Owes Me a Snickers
Issue 5, Winter 2022
There’s no end to capitalism’s ability to erode culture and the self, and no end to Soraya’s ability to hone right in on all the ways it happens. She’ll be here in every issue, showing us how. In this one, her starting point was one simple word – “popcorn.”
My best friend from high school drank so much Diet Coke that the floor of her car was littered with empty bottles, like an underage wino. She never drank cans, only bottles; sometimes glass, mostly plastic. I never had any. My drink was Coke (regular). But I didn’t drink as much as she did. And that was saying a lot because I drank a ton.
I do remember that I was shocked when a Swedish guy I met online — on mIRC in 1998 — told me he drank no fewer than eight cans a day of Coke, so I know I didn’t drink that much. No one has ever drunk that much. Not even my best friend. Not even in the nineties.
I remember my best friend carrying those Diet Coke bottles around school, but that wasn’t the reason we drank so much pop. It wasn’t the reason we consumed so much junk food in general. That was because of the movies. We lived in Calgary in Alberta, Canada, a city with a dearth of culture — at least, the kind of culture we wanted. It was a city that prided itself on winter sports, but if you were a couple of “alternative” kids, you weren’t doing those. You were going to the mall. You were going to the food court. You were going to the cinema. You were going to the concessions. You were renting movies. From places like Blockbuster, and from those independent rental stores that were dustier and grosser but that you preferred because they carried little-circulating titles like Nice Girls Don’t Explode. Their junk food was better too. They had actual popping popcorn, always stale. But we browsed the shelves and ate it anyway.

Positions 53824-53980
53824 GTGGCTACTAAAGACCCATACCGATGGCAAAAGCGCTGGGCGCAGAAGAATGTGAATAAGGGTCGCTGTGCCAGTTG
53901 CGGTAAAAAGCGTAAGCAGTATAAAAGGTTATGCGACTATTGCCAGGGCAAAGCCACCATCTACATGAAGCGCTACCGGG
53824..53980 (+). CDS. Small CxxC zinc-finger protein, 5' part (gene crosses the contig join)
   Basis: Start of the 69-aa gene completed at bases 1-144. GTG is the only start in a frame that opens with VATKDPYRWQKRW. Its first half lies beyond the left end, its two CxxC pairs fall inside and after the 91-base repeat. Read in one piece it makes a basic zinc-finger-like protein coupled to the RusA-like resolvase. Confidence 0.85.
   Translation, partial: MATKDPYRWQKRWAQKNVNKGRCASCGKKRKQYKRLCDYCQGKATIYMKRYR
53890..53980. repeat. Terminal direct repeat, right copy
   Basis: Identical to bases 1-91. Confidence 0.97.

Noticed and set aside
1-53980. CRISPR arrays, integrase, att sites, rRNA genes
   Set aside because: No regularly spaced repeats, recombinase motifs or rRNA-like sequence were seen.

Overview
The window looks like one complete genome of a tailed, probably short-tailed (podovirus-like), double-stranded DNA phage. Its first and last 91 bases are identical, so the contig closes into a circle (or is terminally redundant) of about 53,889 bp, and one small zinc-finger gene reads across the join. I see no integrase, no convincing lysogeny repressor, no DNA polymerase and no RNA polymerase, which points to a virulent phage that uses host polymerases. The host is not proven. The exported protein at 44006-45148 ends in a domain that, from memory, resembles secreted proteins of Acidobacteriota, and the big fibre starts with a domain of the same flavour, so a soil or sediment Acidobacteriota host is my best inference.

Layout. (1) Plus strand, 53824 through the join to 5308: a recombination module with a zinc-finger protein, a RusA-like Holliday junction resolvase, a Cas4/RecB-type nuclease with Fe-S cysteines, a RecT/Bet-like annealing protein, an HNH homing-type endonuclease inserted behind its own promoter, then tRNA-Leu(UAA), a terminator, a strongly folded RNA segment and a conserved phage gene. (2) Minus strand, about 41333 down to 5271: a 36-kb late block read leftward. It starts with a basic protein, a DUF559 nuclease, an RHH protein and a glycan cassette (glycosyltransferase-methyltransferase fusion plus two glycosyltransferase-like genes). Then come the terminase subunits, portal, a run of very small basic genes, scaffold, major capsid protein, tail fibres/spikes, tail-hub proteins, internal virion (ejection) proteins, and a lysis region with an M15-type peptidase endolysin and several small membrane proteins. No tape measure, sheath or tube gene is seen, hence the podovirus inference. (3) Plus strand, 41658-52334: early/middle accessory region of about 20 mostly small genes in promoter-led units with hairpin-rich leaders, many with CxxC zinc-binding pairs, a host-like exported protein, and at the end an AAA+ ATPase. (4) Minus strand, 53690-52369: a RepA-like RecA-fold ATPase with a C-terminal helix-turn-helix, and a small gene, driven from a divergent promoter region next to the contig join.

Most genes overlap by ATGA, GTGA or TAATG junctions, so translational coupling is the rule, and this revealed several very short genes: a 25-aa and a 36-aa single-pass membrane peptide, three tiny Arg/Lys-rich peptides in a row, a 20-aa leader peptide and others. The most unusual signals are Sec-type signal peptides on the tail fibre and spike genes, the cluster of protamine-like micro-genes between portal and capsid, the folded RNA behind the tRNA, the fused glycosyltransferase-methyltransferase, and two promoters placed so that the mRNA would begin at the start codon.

We were at the edge of Gen-X – birth year, 1980 – but our eating habits were fully entrenched in it. When I think back to being a teenager in the nineties, I think of indie rock and movies. And junk food. The Gen-X poster-child movie Reality Bites — the 1994 classic about recently graduated anti-establishment twentysomethings trying to find their feet as adults, which we mocked at the time because that’s what Gen-X does — is full of junk food. Winona Ryder doesn’t buy groceries, she buys gas station snacks: rippled Pringles, mini donuts, an armful of Minute Maid (cans — sorry, babe). Pizza gets multiple mentions. Big Gulps too. Even Ethan Hawke, the movie’s resident malcontent, deigns to admit that, “a quarter-pounder with cheese, those are good.”
If our eating habits seem hypocritical, that’s because they were. We were supposed to be anti-establishment, yet we were eating food manufactured by the very companies we were claiming to hate. Instead, the amount of junk food we ate acted as a weird kind of ill-conceived protest: there was no way not to be owned by the establishment — which appeared to be fully aware and willing to capitalize on our penchant for self-hatred and eating our feelings — so we’d bleed it dry. We would eat all the junk food our stomachs could take, all the empty calories we could handle, we would gorge ourselves on edible cancer, because that’s the best the culture had to offer. We would cut our noses to spite our faces, but it would be with a knife made and handed to us by Them. They would ultimately be to blame for our delicious, malnourished deaths. Our rotted teeth and stuffed arteries would be on their hands. Like everything else.